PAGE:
“I was thinking about how to break the fourth wall and bring theater that felt appropriate for LA,” said Kussman, who doesn’t perform herself. “In the center of every party was a pool, and it was lit, and I couldn’t stop thinking these pools are stages.”
She scouted her first Aqualillies at synchronized swimming meets in Southern California, talking up coaches and competitors. This being Los Angeles, some of the Aqualillies wound up being actresses.
“They’re excited about the exposure and the opportunities,” Kussman said. “We don’t really fraternize with the clients, but it’s a cool place to perform.”
Not long before the Sony event, Kussman sat on the pool deck of the Annenberg Community Beach House in Santa Monica, Calif., to watch seven Aqualillies rehearse for the Comic-Con performance. The swimmers were “land drilling,” which meant running through the routine on the deck, looking like a cross between cheerleaders and ninjas. The aggressive salutes of their arms would turn into moves for their legs once they jumped into the water.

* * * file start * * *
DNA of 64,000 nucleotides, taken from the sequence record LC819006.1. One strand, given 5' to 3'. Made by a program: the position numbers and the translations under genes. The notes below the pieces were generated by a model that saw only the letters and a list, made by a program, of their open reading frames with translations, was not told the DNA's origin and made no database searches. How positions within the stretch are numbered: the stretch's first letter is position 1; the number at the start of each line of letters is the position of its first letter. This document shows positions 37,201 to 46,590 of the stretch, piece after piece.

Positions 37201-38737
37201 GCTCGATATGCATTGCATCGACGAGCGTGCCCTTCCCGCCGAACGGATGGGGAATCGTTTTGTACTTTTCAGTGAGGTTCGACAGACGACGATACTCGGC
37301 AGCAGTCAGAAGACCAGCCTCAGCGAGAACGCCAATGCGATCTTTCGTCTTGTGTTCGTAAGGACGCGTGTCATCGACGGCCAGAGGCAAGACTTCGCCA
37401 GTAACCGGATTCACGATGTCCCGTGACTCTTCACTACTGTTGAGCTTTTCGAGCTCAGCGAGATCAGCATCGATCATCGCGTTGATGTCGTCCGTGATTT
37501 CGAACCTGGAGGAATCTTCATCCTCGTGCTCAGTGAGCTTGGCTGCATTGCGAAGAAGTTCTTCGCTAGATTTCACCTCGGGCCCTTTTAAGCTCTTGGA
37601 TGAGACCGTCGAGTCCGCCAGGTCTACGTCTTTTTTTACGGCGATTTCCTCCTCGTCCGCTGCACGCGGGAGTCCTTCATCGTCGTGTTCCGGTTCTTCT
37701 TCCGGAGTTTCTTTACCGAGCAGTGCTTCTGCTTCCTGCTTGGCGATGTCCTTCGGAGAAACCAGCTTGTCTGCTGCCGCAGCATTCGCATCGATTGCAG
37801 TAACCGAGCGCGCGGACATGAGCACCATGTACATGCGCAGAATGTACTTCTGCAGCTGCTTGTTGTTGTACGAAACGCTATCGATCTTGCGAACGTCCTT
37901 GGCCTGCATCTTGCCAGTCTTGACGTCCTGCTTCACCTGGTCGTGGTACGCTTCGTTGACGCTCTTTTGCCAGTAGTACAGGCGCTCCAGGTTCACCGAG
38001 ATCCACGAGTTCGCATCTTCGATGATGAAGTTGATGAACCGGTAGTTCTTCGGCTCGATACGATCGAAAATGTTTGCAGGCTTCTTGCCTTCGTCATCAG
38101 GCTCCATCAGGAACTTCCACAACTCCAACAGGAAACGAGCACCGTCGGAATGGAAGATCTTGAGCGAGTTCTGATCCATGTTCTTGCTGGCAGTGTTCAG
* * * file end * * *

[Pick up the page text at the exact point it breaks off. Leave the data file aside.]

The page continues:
They couldn’t use the pool because it was occupied by a fitness class, led by an Aqualilly, for civilians eager for the long, lean bodies of water ballerinas. Some of the students that day had shown up wearing vintage sunglasses and retro-style swimsuits.
Kussman’s roster includes about 100 performers, some of whom are former Olympians who retired young. Most know one another from growing up in an isolated and occasionally mocked world (see the 1984 “Saturday Night Live” sketch of Martin Short and Harry Shearer going for the gold).
Brooke Abel competed as a synchronized swimmer in the 2008 Beijing Olympics before she burned out, or perhaps “got waterlogged” would be a better description.
“It was extremely hard, and I was young, and there were so many more things I wanted to accomplish in life,” said Abel, 25, who collects mermaid paraphernalia in the Orange County home she shares with two other Aqualillies. She barely got in a pool for a year after she stopped competing, she said, instead waiting tables and working in a store that sold lavender. Then she saw friends in a performance, and she decided to audition last spring.